IFDAT Global Insider Spring 2015
United States of America Bill Current Current Consulting Group President Some U.S. –based employers adopt as their
policy regarding drug testing of expats the old ad- age: “When in Rome, do as the Romans do.” For some this means that expats are subject to the com- pany policy that applies in the country where they are working. U.S. citizens working abroad would be required to comply with the policy established by the employer that meets the legal requirements of each particular country where they have business operations. Likewise, a company would likely treat “inpats” the say way; meaning, employees from oth- er countries who are assigned to work in the United States would be required to comply with the em- ployer’s U.S.–based policy.
What happens when an expat has a positive drug test? Some companies would send the expat back to the United States if they have a positive test in another country. Once they are back in the U.S., the employee might be subject to a second-chance agreement and/or termination.
T is underscores the importance of researching and being prepared to comply with all applicable laws, regardless of what country where a company has business operations, and consistently enforcing that policy for all of its workers.
Australia Kirk Hardy The Drug Detection Agency CEO
T e process used for drug and alcohol test-
ing of employees operating overseas is usually de- scribed in the company policy. Depending on the size (number of employees etc.) of the overseas op- erations, the drug and alcohol testing process may entirely replicate that of the parent company or in- clude some local modifi cations e.g. cut-off levels. T is can include the replication of the drug panel tested, the drug cut-off levels and even the labora- tory that samples are analysed by.
In some circum- stances expat drug testing will default to the local 12
testing policy and the application of the local testing stan- dard or regulations.
New Zealand Sue Nolan DrugFree Sites Owner
Overseas employees (expats) are usually required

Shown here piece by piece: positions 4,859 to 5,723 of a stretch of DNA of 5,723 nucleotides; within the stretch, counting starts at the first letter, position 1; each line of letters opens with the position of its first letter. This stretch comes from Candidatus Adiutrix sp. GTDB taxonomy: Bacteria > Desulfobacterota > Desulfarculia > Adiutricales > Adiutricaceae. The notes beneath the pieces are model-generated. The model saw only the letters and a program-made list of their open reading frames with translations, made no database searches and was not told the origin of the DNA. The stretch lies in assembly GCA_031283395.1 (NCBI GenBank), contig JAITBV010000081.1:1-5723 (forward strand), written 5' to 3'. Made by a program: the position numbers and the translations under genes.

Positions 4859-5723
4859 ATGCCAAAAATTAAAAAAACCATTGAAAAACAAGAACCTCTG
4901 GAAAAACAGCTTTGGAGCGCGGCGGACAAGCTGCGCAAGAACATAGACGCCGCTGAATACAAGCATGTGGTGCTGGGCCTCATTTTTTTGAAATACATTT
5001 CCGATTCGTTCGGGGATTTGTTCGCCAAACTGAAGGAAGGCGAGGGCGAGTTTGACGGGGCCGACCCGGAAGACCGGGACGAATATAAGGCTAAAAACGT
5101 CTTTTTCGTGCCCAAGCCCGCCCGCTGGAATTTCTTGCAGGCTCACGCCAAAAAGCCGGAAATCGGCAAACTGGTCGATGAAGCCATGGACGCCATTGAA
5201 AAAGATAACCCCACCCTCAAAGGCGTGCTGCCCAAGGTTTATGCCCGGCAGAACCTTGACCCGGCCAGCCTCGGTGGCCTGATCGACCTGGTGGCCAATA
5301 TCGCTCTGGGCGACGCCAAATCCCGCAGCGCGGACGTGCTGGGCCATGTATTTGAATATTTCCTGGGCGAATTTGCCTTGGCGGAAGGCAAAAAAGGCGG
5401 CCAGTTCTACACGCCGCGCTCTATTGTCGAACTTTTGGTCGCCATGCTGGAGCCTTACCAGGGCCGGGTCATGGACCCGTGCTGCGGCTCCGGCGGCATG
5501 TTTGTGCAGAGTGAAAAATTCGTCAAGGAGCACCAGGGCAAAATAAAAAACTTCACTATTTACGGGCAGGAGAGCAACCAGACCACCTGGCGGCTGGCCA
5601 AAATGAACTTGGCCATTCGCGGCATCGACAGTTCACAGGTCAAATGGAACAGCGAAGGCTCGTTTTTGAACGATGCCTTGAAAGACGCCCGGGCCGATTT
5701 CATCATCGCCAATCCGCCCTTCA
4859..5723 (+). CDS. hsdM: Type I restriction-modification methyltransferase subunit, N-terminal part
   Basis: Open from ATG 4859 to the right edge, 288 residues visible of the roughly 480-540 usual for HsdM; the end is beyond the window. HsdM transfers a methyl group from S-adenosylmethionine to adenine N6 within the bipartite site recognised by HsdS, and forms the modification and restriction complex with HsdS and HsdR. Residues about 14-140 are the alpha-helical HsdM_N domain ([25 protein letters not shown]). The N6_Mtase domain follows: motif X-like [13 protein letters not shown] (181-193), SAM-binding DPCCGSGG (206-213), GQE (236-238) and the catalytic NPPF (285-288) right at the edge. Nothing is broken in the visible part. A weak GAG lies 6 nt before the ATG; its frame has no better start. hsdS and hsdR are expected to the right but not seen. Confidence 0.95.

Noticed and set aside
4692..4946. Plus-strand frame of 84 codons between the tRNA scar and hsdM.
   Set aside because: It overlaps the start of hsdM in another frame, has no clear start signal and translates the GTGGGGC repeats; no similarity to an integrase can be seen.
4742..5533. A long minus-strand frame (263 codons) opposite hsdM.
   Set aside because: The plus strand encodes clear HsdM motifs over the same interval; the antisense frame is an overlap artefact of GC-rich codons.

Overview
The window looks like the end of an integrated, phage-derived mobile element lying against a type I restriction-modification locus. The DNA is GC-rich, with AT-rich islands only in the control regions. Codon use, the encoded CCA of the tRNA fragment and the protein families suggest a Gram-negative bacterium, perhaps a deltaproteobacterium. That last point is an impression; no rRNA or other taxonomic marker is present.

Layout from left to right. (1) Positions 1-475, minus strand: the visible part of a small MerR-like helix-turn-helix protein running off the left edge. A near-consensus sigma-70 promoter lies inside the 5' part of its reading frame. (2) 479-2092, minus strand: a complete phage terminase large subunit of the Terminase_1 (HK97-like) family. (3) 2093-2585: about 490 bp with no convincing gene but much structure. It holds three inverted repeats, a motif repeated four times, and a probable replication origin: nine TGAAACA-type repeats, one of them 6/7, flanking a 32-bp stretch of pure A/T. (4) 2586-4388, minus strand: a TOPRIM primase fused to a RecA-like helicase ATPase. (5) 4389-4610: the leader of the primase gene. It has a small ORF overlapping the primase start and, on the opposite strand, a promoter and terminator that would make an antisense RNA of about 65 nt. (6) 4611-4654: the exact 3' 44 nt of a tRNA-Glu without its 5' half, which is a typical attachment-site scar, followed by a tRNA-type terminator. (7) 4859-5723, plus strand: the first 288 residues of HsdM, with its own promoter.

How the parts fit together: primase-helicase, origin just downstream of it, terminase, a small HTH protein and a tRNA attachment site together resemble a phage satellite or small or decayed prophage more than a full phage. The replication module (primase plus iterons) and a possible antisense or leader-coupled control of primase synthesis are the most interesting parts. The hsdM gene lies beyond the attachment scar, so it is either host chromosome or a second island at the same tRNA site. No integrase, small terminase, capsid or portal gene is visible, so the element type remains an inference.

to operate under the Company’s global policy which would primarily be based on Policies and Procedures which are legally acceptable in New Zealand and also Australia. T e global policies do give consideration for variations in test- ing standards/ guidelines in the diff erent countries (eg drug testing suite & cut-off concentrations) and any signifi cant le- gal variations. Collecting agencies and laboratories would be selected based on their certifi cation and accreditation status. Depending on the size of the overseas’ business unit, report- ing and management of results would either be done locally or from the New Zealand Head Offi ce.
Sweden Per Björklöv Drug Test Scandinavia A DISA company Sr. Director International Operations
Sweden is very much like Canada. Sweden has no di-
rect laws that regulate workplace drug testing. So it would fall under the direction of an employer´s or client´s testing policy. And for Swedish people working outside Sweden, I guess they need to comply with the laws in the country they visit.
Brazil Anthony Wong MD, PhD MAXILABOR Diagnosticos CEATOX Poison Centre Medical Director
T ere are no general rules on drug testing in Brazil.
Each company, whether national or multinational, may re- quest drug testing according to its own policies (and risks), as long as they do not trespass on individual rights of confi - dentiality and privacy. Most companies use their corporate policies with some ad- aptations to local or national norms and customs.
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